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Ferrari factory confirmed Maranello Concessionaires-still located in Wellesley road London- order number 246 on 12th March 1966 for a metallic Azzurro blue 19278 M Italver with blue VM 3015 leather and with light grey carpets with wire wheels, for July 1966 production. In July 1966 Maranello Concessionaires chairman Col. RJ Hoare telexed Ferrari asking for the car to fitted with air conditioning. (Mark Konigs sales register suggests the car had been destined to be a demonstrator) However the Rolls Royce agents for Maidenhead Mead of Maidenhead placed an order for the car on behalf of 48-year-old Mr Peter Cadbury of the Cadbury chocolate family. (Peter Cadbury did not go into the family business preferring to follow his father into flying and qualifying as a barrister. In 1954 he bought the theatre ticket and music publishing business Keith Prowse Limited to which future service invoices would be sent.) With the car ready in November 1966 discussions took place about sending Mr Cadburys chauffeur, Jones to collect the car and drive it back from the factory saving £65.00! However, after some “toing and froing” this seems to have been abandoned and the car was transported to the UK, where it was registered WTV 1 on 12th January 1967 to Mr Cadbury at his London address. The then list price being £6,516.6.0 plus delivery charges, number plates and road tax, the same price as a 330 GTS. By 12th March with 3,677 miles..........
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History; The 330 GTC was introduced at the Geneva Salon in the spring of 1966, with the first of the production series, S/No.8329, being on display. Pininfarina had earlier built a prototype, a "275 GTC" (obviously on a 275 chassis), S/No.6431, to try out the new bodywork. It has often been an over-simplification of the 330 GTC to state that it was the engine of the 330 GT 2+2 adapted to the chassis of the 275 GTB/GTS. However, this overlooks the technical significance of the new chassis, designated type 592. While it was indeed based on the 275 chassis, with four-wheel independent suspension and rear-mounted transmission in unit with the differential (i.e. a transaxle) it was with the 330 GTC that Ferrari's engineers came up with the solution to the driveshaft problem by installing a torque tube that enclosed the shaft while solidly joining the engine and transaxle into a single unit. Late 275 GTBs with torque tubes are highly praised for this technical advance; 330 GTCs, from whence this technical sophistication came, are ignored.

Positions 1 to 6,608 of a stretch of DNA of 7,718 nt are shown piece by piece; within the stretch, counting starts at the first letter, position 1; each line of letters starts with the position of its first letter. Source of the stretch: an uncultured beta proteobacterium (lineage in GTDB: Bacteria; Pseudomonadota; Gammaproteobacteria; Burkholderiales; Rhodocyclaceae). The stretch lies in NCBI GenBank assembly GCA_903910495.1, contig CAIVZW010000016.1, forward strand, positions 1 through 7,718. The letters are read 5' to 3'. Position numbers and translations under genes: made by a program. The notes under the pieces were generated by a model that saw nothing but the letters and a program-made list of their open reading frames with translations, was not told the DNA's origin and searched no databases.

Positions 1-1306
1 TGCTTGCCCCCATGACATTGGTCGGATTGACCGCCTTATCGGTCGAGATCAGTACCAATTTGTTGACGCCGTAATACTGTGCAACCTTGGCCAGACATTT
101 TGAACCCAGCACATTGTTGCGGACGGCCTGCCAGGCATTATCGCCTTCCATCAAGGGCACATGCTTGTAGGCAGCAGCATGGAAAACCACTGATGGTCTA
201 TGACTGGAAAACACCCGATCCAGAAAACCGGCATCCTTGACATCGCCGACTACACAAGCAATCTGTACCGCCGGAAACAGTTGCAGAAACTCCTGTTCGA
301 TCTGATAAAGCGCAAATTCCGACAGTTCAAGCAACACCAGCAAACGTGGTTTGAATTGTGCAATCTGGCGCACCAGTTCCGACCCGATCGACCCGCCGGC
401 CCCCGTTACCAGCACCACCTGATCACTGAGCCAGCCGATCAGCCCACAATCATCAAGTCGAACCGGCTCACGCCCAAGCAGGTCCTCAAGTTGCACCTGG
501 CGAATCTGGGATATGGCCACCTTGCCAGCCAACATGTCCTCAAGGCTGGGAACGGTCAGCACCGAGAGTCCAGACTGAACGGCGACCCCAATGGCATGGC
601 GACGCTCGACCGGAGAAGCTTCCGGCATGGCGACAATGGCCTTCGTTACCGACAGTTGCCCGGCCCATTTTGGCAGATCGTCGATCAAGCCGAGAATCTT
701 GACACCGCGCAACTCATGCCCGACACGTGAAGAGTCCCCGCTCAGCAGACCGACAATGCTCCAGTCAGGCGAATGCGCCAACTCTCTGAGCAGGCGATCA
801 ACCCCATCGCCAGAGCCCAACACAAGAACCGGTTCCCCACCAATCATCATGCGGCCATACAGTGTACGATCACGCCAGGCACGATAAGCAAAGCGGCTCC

The 330 GTC had four-wheel disc brakes with power boost, and alloy wheels were standard equipment, with wire spoke wheels and air conditioning being the only options listed by the factory. The wheelbase dimension was the traditional Ferrari "short wheelbase" 2400mm (94.4 in.) with front track of 1401mm (55.2 in.) and rear track of 1417mm (55.8 in.) - identical to the dimensions of the 275. The gearbox had five forward speeds plus reverse, the steering mechanism was "worm and peg" and right-hand drive was available.